NS&I hikes interest on Green Savings Bonds to 4.2%: Will it encourage you to put your cash towards eco-buses and offshore wind?
- New issue pays a fixed 4.2% interest over a three-year term
- Savers can stash away between £100 and £100,000 per person for each issue
- Any money deposited will help to finance green projects
NS&I has launched a new issue of its Green Savings Bonds paying a fixed rate of 4.2 per cent over a three-year term.
It is a significant rise from the last issue in August 2022, which paid 3 per cent interest.
The Treasury-backed savings provider will be hoping to entice more savers into the bonds, which are used to help achieve the Government’s green agenda – funding projects such as offshore wind and zero-emissions buses.
Green deal: NS&I has has upped the rate on its green bonds to 4.2% to entice savers, having only attracted £300m of a £15bn target since October 2021
Since the first issue of the green bonds was launched in October 2021 paying just 0.65 per cent, only £300million of a £15billion target has been achieved.
Savers can get started in Green Savings Bonds with a minimum of £100, and are thereafter allowed to save up to £100,000 per person for each Issue.
A saver depositing £10,000 in the latest Green Savings Bonds issue could expect to earn £1,310 in interest over three years.
It’s worth noting that savers who signed up to previous issues of the Green Bonds don’t stand to benefit for the latest rate hike.
This means that those who signed up since August when it was 3 per cent and those that fixed last year at 1.2 per cent or even at 0.65 per cent in 2021 will remain on the same rate.
Previous issues have unsurprisingly drawn criticism for the meagre returns on offer.
However, now NS&I is at least paying a rate that isn’t far off the best equivalent deals on the market.
Those looking to fix for three years can secure a 4.45 per cent rate with the current best-buy account, offered by Gatehouse Bank. And even those fixing for two years can do better by securing a 4.35 per cent return with Close Brothers.
The top rate for a one-year bond is just a whisper away at 4.17 per cent, courtesy of SmartSave Bank.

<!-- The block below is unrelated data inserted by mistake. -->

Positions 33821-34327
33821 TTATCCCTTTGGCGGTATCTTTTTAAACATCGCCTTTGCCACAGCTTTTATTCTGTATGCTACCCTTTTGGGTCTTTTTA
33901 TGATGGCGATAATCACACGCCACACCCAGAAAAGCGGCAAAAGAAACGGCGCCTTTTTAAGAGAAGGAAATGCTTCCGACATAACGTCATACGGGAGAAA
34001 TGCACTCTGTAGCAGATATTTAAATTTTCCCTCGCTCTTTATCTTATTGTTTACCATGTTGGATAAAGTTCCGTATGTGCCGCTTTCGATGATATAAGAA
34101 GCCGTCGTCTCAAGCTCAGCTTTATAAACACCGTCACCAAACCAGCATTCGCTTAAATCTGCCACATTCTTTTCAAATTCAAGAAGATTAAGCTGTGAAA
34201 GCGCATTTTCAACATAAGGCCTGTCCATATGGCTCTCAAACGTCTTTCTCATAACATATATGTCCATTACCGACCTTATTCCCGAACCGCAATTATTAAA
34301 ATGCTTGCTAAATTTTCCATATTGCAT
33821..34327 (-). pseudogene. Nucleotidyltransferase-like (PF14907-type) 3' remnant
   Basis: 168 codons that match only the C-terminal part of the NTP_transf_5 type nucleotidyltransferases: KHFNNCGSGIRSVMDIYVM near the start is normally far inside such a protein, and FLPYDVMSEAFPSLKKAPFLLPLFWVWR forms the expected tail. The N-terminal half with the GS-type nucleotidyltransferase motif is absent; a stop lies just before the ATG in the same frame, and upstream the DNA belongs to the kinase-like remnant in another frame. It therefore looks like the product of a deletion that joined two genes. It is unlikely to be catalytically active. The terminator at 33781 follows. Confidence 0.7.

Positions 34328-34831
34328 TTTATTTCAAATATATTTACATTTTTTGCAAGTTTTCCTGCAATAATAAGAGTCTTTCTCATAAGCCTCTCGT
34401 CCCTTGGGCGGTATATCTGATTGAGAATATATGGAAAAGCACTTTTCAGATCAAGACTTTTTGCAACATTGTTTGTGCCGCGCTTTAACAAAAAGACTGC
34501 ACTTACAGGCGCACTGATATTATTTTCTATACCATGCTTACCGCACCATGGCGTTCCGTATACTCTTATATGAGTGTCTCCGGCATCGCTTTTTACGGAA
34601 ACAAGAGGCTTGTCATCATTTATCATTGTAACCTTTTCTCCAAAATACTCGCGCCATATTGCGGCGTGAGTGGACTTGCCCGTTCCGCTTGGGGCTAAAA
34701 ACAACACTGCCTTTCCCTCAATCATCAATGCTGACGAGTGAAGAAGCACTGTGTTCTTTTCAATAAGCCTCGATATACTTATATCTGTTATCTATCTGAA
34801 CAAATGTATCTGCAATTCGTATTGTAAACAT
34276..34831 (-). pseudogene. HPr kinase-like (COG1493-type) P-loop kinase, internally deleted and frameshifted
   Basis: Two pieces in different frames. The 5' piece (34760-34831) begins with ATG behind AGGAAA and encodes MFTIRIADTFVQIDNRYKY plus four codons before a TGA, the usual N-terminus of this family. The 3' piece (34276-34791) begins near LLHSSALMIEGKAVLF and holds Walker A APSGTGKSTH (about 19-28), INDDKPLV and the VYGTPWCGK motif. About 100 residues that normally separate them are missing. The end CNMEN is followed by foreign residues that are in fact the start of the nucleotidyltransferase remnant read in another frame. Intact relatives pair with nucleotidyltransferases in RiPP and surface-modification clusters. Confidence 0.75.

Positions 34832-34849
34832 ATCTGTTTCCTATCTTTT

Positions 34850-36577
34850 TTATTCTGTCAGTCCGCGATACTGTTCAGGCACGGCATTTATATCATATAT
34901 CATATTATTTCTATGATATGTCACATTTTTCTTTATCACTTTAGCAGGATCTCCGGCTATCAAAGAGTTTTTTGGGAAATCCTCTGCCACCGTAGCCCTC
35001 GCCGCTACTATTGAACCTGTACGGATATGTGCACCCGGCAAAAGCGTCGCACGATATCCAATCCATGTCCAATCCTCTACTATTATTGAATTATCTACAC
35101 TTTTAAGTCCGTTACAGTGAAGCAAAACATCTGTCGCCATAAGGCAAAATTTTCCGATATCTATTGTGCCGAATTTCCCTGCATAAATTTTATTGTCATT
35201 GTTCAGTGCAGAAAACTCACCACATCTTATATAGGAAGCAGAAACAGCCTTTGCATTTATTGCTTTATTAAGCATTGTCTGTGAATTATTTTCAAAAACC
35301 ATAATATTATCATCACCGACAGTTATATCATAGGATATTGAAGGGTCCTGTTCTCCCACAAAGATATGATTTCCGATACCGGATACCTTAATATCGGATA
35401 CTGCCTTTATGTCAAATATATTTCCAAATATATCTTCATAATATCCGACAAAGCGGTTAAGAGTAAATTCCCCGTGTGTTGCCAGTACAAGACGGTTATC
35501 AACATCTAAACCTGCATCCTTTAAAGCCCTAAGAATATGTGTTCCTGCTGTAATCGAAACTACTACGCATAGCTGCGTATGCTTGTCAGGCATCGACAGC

>> Check out the best fixed rate savings bonds here.
A spokesperson for the Savings Guru said: ‘The only surprise with NS&I’s Green Bonds is that they haven’t moved sooner.
‘The last publication of performance on these was that they had attracted £300m of a £15bn target. Given this, it was only a matter of time before they raised the rates to drive inflows.
‘As there are only nine products paying a better rate over a three- year fixed term, these now look priced appropriately to start to attract good inflows.
‘However, Trustpilot reviews of NS&I are appalling with a score of 1.2 (1 being the lowest that could be achieved), so savers who want excellent service may need to look elsewhere.’
Money held in NS&I’s green bonds will go towards green projects such as offshore wind
Like with typical savings accounts, the interest earned on Green Savings Bonds will count towards taxable income in the tax year the Bond matures.
Ian Ackerley, NS&I’s chief executive, said: ‘This is an excellent new opportunity for savers who want to grow their funds over the next three years, at the same time knowing that their investment will make a difference by helping finance the Government’s green projects.
‘Customers can save while helping to make the world greener, cleaner and more sustainable.
‘The projects will include making transport greener, using renewable energy over fossil fuels, preventing pollution, using energy more efficiently, protecting natural resources and adapting to a changing climate.’
The decision to boost Green Savings Bonds follows similar moves by NS&I.
The Treasury-backed provider has recently reintroduced two old savings products with better interest rates.
Guaranteed Growth Bonds pay 4 per cent interest on a one-year deal, paid at the end of the term. Guaranteed Income Bonds pay 3.9 per cent interest in monthly installments.
Premium Bonds savers are also now enjoying better payouts after it raised its prize fund to 3.15 per cent.
This marks the fourth rise in the Premium Bond prize fund since interest rates started to climb just over a year ago.
The latest rise means an extra £15 million paid out in tax-free prizes compared to last month, bringing the total to £314.3 million.
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